Figure 12 (a) compares the speedup of our first batch of NTT trials using the staged NTT implementation over the naive GPU implementation of NTT described in Figure 6. We use SIMD(TER_SIMD_GAP_SZ,SIMD_WIDTH) to denote the different implementation variants. The number of register slots for each work-item can be computed by dividing TER_SIMD_GAP_SZ over SIMD_WIDTH. For example, each work-item holds a pair of NTT elements in registers for SIMD(8,8), and 4 pairs of NTT elements for SIMD(32,8). With the shared local memory as well as the SIMD shuffling for data exchanging among work-items included, we observe that SIMD(8,8) is faster than the baseline by up to 28%. Meanwhile, SIMD(16,8) is slightly slowed down compared with SIMD(8,8) but remains up to 19% faster than baseline. This indicates that the non-negligible cost of SIMD shuffling leads to the unfavorable performance. Accordingly, SIMD(32,8), which more aggressively performs SIMD shuffling and in-register data exchange than previous two variants, becomes even slower than the baseline.

Figure 12 (a) compares the efficiency of each NTT variant on Device1. The efficiency is computed by dividing the performance of each NTT implementation over the computed int64 peak performance, both in the unit of GFLOPS. The naive NTT reaches only 10.08% of the peak performance for a 32K-point NTT with 1024 instances executed simultaneously. The best one, SIMD(8,8) obtains an efficiency up to 12.93%. Since SIMD shuffling together with the SLM data communication fail to provide us with a high efficiency, we deduce that the cost of data communication is so high that radix-2 NTT cannot fully utilize the device.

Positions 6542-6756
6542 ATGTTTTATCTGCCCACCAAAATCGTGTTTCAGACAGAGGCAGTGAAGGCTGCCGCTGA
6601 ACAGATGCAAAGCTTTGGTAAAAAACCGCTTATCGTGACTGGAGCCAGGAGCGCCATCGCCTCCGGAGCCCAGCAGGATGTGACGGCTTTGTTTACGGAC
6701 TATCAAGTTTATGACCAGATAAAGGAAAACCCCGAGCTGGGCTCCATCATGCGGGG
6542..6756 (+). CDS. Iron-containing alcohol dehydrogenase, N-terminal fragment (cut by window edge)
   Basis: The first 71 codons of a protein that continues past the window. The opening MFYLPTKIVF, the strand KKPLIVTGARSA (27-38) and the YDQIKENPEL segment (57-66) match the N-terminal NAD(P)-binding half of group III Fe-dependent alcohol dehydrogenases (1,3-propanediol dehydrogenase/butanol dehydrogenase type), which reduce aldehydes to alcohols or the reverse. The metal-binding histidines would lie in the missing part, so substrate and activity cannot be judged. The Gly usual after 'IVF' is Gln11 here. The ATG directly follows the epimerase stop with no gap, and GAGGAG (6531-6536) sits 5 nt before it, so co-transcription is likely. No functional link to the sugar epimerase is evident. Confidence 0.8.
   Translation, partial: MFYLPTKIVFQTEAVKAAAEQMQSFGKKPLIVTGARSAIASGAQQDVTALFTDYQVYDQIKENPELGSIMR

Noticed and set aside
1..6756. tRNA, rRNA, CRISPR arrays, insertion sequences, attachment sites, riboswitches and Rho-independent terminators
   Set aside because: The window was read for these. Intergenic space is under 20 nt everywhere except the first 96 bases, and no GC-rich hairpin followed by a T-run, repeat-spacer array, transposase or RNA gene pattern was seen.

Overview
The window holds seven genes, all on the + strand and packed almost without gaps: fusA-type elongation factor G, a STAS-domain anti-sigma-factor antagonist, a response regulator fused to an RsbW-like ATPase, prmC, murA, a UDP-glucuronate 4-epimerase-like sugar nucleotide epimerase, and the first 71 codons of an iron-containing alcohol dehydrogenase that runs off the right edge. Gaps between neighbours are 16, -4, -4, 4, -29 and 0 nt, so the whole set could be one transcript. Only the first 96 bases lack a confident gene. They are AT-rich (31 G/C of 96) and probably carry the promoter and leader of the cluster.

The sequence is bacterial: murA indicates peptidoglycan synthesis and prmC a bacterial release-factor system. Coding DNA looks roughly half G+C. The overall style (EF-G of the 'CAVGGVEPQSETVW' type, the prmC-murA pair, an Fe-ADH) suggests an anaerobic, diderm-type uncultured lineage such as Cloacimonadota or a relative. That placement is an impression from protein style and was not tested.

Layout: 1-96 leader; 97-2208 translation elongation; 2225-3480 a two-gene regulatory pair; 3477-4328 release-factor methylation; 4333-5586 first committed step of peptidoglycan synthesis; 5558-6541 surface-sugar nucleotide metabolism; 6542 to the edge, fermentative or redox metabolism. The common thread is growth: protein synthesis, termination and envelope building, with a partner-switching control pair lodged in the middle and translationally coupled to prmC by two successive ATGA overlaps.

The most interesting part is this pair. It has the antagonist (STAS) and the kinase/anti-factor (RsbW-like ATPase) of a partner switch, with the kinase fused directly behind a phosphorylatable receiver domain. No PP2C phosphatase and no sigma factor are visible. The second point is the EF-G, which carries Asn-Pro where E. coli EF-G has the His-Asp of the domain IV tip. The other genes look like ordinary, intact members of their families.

Iv-A2 Second Trial: optimizing high-radix NTT using SLM

Figure 13 (a) compares the speedup of high-radix NTT implementations with shared local memory against the naive GPU baseline. High-radix NTT implementations re-use more data at the register-level, reducing the communication among work-items through either global memory or SLM. With the shared local memory also included, this time we obtain an up to 4.23X acceleration over the naive baseline. In Figure 13 (b), we see that the efficiency reaches its optimum, 34.1% of the peak performance, at radix-8 NTT with 1024 instances instantiated for 32K-point NTT computations. The radix-16 NTT, though it brings more aggressive register-level data re-use and requires less data exchange among work-items, leads to the register spilling issue so its performance becomes significantly slower than radix-8 NTT.